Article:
Tatyana McFadden looked up at the crowd and couldn't help tearing up.
She had dreamed about what that first Paralympic gold medal might feel like, played the moment out countless times in her head. Yet, listening to the roars of the sold-out crowd of 80,000 people in the aftermath of her victory in the T54 400-meter race Sept. 3 in London's Olympic Stadium, she realized that nothing could prepare her for the real thing.
"It's overwhelming and exciting all at once … hard to describe really," said McFadden, who had won a combined five medals — but no gold — in her previous trips to the Paralympics in 2004 and 2008. "You put in all those years of work to get there, just to have a chance to race against the best in the world and represent your country. To then be able to win gold, and in front of all those people, I'll never forget that.
"It was an emotional moment for me."
That triumph in the 400, in a personal-best time of 52.97 seconds, was the beginning of a week to remember for the 23-year-old Clarksville resident.
By the time she reached the closing ceremonies Sept. 9, McFadden had compiled three gold medals (400, 800 and 1,500) to go along with a bronze (100). Her attempt at a fifth medal was derailed when two flat tires in the marathon led to a ninth-place finish.
Still, McFadden's efforts made her one of the United States' most decorated athletes at this year's Games. She finished as one of only four U.S. Paralympians to win three or more gold medals.
And with each passing race, the crowd seemed to get more and more behind her.
"They were calling her the 'First Lady of track,' " said Tatyana's mother, Deborah. "Sitting in the stands, it was amazing to see that as the Games went on the crowd knew her and were cheering for her."
Tatyana also was asked to speak twice before the stadium crowd after races, further increasing her following.
Ultimately, though, it was her performance on the track that did the majority of the talking. After winning the 400, she came back out two days later and won the 800 by more than a full second with a time of 1:47.01.
Another two days later she was in the winner's circle again, this time coming from behind to pull out a victory in the 1,500. In a race that McFadden acknowledged is "slightly out of my traditional sprinting range," she made a surge from the back of the pack to win by 0.36 seconds.
"It's a game of realizing where your strengths are on the track and then getting in the right position and running a smart race," McFadden said. "I couldn't be nervous if I was in the back, or even if I was in the front … I just had to trust my training and my race plan."
Making the victory in the 1,500 even more impressive, McFadden hadn't even qualified for the race at the Paralympics in 2008.
The final few days of competition featured their share of memorable moments as well, starting with the finals in the 100. Racing alongside her sister, Hannah, Tatyana claimed the bronze medal with a time of 16.15 seconds. The two athletes that beat her, China's Liu Wenjun and Dong Hongjiao, each bettered the previous world record of 15.91 seconds.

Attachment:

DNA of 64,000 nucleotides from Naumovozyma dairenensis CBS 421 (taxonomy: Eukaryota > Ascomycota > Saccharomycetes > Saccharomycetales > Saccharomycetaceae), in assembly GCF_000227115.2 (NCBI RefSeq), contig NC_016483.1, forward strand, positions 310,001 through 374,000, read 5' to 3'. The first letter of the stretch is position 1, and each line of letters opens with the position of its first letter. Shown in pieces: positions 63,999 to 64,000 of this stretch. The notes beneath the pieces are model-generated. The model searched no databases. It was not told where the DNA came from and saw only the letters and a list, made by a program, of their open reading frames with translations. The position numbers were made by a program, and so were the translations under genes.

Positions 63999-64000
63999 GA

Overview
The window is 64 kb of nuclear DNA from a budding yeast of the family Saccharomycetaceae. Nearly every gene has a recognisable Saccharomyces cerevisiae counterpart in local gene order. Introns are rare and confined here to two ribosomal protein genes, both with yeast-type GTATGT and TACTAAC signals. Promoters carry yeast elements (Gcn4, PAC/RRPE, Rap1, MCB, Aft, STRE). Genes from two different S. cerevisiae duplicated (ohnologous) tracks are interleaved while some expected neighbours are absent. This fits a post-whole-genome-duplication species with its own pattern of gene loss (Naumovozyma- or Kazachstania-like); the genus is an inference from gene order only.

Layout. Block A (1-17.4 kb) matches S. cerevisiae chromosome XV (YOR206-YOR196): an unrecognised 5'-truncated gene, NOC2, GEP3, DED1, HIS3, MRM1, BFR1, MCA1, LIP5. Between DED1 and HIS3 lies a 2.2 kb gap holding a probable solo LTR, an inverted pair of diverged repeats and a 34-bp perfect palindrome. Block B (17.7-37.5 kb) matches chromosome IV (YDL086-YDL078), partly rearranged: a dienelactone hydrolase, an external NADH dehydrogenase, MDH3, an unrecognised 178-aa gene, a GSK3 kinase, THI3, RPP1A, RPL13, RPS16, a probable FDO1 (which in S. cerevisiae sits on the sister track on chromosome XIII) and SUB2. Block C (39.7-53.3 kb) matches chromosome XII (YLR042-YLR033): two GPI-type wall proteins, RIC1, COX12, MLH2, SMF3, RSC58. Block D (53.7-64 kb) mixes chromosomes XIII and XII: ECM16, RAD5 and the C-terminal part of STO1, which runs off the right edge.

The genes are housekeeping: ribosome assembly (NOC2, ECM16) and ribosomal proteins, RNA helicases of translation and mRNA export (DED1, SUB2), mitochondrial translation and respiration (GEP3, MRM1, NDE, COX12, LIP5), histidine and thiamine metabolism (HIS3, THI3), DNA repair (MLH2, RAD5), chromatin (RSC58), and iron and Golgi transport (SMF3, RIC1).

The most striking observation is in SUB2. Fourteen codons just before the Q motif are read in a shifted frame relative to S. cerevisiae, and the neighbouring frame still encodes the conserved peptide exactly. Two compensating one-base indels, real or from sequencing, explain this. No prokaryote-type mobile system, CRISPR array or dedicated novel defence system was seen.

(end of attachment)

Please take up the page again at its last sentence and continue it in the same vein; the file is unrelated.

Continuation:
Then, to close out the competition, she was leading the marathon well into the race before a blown tire cost her valuable time. Forced to change the tire herself, McFadden watched the trail pack close in and pass her.
"Watching the pack passing me was incredibly disappointing, especially after you work so hard to establish your spot ahead of the pack," she said.
With the new tire in place, she worked her way back to the lead group, but before she could continue her push down the stretch, she got her second flat tire.
"At that point, it was just about finishing the race," McFadden said. "I was actually pretty lucky, because most people don't carry two spare tires and if you don't have a spare, you're done.
"I kept telling myself I was going to finish no matter what."
She ended up finishing ninth overall in 1:58.47.
In retrospect, McFadden has no regrets about what goes down as her best Paralympic Games to date. And she says this year's Games were extra special for another reason as well.
"Having my sister there also competing really stands out. Being the first time that's ever happened in history and getting to bond and share those experiences is something I'll never forget," she said.
For Hannah, her first trip to the Games was something she'll never forget either. In her one event, the 100-meters, she placed eighth (18.02 seconds).
Just making the finals and lining up two lanes from her sister was the highlight of her career thus far.
"That was my goal coming in, to make the finals," she said. "I was there for the experience, so getting to the final eight was such an honor."
Competing in front of that kind of crowd was also thrilling.
"You just can't prepare yourself for that many people watching you," Hannah said. "I tried my best to soak up the moment."
Now that the sisters have returned home, it's back to the daily routine. Hannah had her first day back at Atholton High School on Sept. 18, while Tatyana is getting set for online college classes this fall and training for the upcoming Chicago and New York marathons.
The memories, though, aren't going anywhere.
"It didn't all hit me until the Games were closing, but I can say now that I'm a three-time gold medalist. It's an unbelievable feeling," Tatyana said. "It's exciting waking up every morning."Copyright © 2015, The Baltimore Sun